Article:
For example, if you’re disabling storyline is around the risk of failure, instead of just asking “what if I fail?” and creating a doomsday scenario, you also ask “how will I recover, what if I do nothing and what if I succeed?” Then build new stories around those questions.
2. Practice Mindfulness.
Reframing is an immensely powerful tool in the quest to lean into the unknown. But it also requires a certain equanimity; the ability to pull back and see what’s really going on, re-center, then breath into that uncomfortable place long enough for amazing things to bubble up. Over time, a daily mindfulness practice goes a long way toward equipping you to do just that.
Plus, it cultivates the sense of persistent grounding that makes living and acting in a world where there is no new normal far more enjoyable. And it trains you in the practice of dropping thoughts, among those, destructive, limiting-beliefs.
3. Exercise Your Brain.
We’ve all seen the research on exercise and health, weight loss and disease prevention. But, did you know that certain approaches to exercise also have a profound effect on your brain?
Daily cardiovascular exercise, for example, especially with high-intensity bursts mixed in can improve mood, executive function, decision-making and creativity and decrease anxiety and fear. The latest research even reveals the possibility that exercise can grow new brains cells, something that until only a few years ago, was thought to be impossible. It’s also strongly correlated with decreases in anxiety and increases in mood, which are directly connected to improved creativity and problem-solving.
Multitasking is out. Turns out this badge of honor from the ’90s is more fiction than fact. Our brains don’t multitask, they just rapidly switch between tasks, sometimes fast enough for us to believe we’re doing many things at once. Problem is, every time we switch, there is a “ramping cost” in your brain, it takes anywhere from a few second to 15 minutes for your brain to fully re-engage. This makes you feel insanely busy, but simultaneously craters productivity, creativity and increases feelings of anxiety and stress.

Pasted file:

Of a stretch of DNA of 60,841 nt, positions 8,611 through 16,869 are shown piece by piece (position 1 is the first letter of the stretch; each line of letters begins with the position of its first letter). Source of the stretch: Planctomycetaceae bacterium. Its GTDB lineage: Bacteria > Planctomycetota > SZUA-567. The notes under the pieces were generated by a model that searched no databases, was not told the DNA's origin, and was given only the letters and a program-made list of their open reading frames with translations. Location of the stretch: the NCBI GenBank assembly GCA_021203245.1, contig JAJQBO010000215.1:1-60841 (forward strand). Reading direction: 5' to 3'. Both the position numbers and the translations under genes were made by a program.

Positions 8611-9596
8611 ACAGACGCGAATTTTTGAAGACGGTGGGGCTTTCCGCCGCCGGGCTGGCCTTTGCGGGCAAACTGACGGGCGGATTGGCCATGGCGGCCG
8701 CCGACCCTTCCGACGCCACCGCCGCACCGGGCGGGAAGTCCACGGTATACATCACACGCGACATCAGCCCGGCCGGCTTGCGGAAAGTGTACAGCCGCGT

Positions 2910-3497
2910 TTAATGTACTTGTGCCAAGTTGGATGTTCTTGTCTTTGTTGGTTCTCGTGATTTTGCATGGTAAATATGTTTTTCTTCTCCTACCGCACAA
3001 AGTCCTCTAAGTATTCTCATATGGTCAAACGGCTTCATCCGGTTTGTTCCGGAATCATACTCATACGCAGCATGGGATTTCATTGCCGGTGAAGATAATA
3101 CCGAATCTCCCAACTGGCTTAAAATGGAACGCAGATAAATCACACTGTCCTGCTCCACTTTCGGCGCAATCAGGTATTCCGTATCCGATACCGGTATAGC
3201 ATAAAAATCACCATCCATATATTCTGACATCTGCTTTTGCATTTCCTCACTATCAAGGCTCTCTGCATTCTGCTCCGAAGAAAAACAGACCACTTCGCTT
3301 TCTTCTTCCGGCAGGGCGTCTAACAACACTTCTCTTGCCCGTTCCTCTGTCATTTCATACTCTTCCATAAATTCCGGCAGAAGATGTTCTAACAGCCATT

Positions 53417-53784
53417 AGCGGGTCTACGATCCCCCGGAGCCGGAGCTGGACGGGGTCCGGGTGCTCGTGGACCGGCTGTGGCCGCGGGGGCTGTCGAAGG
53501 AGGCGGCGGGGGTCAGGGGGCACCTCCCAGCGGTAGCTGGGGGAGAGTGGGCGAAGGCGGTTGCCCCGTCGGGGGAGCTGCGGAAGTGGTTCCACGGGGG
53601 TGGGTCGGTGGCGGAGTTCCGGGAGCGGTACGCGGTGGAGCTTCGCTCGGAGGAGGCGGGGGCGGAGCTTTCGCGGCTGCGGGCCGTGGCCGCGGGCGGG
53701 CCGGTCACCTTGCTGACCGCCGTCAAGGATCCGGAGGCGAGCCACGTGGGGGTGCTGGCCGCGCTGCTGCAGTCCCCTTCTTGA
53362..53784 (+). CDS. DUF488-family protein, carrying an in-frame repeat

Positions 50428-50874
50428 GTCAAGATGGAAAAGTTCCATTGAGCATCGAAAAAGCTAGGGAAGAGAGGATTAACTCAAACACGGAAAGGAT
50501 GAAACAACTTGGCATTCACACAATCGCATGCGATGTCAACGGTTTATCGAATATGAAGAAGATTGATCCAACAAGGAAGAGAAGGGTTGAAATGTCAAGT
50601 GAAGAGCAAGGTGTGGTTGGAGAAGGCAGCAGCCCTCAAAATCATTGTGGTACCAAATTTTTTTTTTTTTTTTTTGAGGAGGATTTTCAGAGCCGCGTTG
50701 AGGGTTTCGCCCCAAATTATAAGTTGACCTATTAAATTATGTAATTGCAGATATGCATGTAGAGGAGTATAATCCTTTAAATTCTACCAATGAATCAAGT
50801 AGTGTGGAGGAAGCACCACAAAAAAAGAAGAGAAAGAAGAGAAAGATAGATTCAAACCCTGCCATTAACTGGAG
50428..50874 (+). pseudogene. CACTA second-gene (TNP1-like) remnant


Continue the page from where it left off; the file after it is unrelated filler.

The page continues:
Multitasking also requires you to hold a lot of information in your working memory, which is controlled by a part of the brain known as the prefrontal cortex (PFC). But the PFC is also responsible for will-power, and for keeping fear and anxiety in check. Multitasking increases the “cognitive load” on the PFC, overwhelming it and effectively killing it’s ability to keep fear, anxiety and the taunt of distraction at bay.
Simple solution–just say no. Do one thing at a time in intense, short bursts.
5. Get Lean.
Instead of creating in a vacuum, explore the possibility of bringing a “lean” or “agile” approach to your creative process. Focus on maximum learning, create the simplest version of your idea possible, then bring a select group of those who’d potentially enjoy it into the process earlier in name of soliciting and integrating input into the next iteration. This not only minimizes waste, it changes the psychology of creation by adding more certainty earlier in the game and encouraging consistent, incremental action.
These five strategies and practices can change the way you experience the creative process in a profound way. They’ll not only allow you to tap a reservoir of previously hidden creativity, they’ll also allow you to experience any creative endeavor with a far deeper sense of equanimity and joy.